Here's a plan we came up with last night as a group of Life Mission Group leaders, about to embark on a new era in our church. What if we took a tub full of ice and Coronas to the frat houses at Georgia Southern University, and just hung out with them? What if we started our relationship with them by apologizing for the way the church has neglected them, rejected them, ignored them, judged them, and condemned them? ...in the name of Jesus, of course. What if we then asked them to simply share their questions, concerns, issues, frustrations, and any other disappointments about the church, Jesus, Christianity, God, etc.?
And what if we just sat and listened to them? What if we squelched all inner desires to defend ourselves, our Savior, and His church? What if we just sat and took it all, turning the other check, and then the other, back and forth until we were black and blue from verbal abuse? What if we demonstrated Christ's love for these frat boys? What if we actually looked at them with love, like Jesus did? What if we sat there, and sat there....and sat there...and listened...until we felt that genuine love for these guys that Jesus felt? What if we did not revile them back when they reviled us? What if we responded to their hostile verbal projectiles with faces of love, instead of scowling faces of disgust?
What if then we walked over and embraced each one, weeping over them for the utter, ridiculous, laughable, provoking, irritating, double-standard contradictions of Jesus they've seen in other "Christians" and "churches"? What if all we said that first night was simply, "I'm so sorry...I'm so, so sorry. I'm so ashamed of us..." What if we had a corporate identification with the errors of the church just like the OT prophets had with their own rebellious nation chosen by God? I guess I'm asking, what if we were all just humble with these guys?
So the idea is in motion. All of us were on board with it. I wonder if we'll be on board with a similar idea to go to the Unitarian Universalist Church, ask some of 'em to lunch afterwards and engage with them the same way? Is it too far fetched to believe that some of them landed at the UU church because of the contradictory reflections of Jesus they've seen in His followers? Then what if we went to the gay episcopal church here in town and attempted the same thing?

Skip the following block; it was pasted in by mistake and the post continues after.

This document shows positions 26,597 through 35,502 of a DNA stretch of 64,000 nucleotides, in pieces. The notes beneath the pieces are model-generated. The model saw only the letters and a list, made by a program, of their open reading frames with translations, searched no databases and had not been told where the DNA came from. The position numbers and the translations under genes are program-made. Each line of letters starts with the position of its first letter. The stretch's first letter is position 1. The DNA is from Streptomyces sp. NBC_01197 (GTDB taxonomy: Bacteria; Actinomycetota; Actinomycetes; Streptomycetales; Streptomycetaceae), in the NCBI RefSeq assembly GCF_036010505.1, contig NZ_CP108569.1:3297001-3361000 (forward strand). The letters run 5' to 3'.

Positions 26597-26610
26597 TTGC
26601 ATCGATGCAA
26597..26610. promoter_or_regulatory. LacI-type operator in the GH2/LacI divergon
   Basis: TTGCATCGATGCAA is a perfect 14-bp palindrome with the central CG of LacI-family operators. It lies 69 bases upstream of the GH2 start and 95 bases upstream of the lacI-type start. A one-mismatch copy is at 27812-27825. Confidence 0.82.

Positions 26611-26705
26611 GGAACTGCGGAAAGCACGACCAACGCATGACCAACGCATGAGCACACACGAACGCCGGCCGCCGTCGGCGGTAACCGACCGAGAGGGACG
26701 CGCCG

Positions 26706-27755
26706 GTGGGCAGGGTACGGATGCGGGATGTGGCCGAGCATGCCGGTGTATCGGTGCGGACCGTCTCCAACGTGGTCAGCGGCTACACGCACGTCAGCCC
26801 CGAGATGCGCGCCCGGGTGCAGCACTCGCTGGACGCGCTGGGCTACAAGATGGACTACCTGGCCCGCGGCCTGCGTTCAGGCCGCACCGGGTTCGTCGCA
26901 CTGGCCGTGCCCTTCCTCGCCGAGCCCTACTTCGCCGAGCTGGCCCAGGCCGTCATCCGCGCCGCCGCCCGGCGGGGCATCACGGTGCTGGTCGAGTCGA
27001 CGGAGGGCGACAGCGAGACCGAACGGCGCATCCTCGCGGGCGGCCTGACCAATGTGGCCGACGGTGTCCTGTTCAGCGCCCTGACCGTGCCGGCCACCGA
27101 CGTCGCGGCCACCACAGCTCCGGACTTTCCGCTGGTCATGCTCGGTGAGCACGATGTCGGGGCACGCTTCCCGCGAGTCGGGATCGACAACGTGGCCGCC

I already know some of the consequences and ripple effects we will experience. We're already looked at as a weird church anyway. This will push us over the top...off the deep end. But who gives a righteous flip? This whole deal is about Jesus, His kingdom, and His righteousness. How dare I take His name upon me, claim to be His follower, and then not look at others and feel genuine love for them. How dare any Christian do this!! I feel such shame about my past actions.
No doubt, many of my own friends will look and say, "Oh, we're not surprised by this next antic of Rob's. He's been on a road of postmodernism and compromise of the gospel for several years now. It will only end in a complete erasing of the black and white line of sin and holiness in the Bible." How ironic. It's compromising the gospel to look at others and feel about them the way Jesus did? Even if they decide NOT to follow after Him...just like the rich young ruler in Mark 10?!!
Now I'm mad. And nobody's even said anything to me yet! I think those are the only people Jesus ever got mad at. They're called Pharisees. And Matthew 23 is filled with His pronouncement of judgment on them because of their hypocrisy.
"Light in me the holy fire YOU had, King Jesus. That holy fire of hatred for sin which the Father poured out on YOU in the garden, during the beating, and on the cross...while You poured out unconditional love on those who did it to YOU, even making sure that the last thing you prayed for was their forgiveness. THAT is the biblical gospel."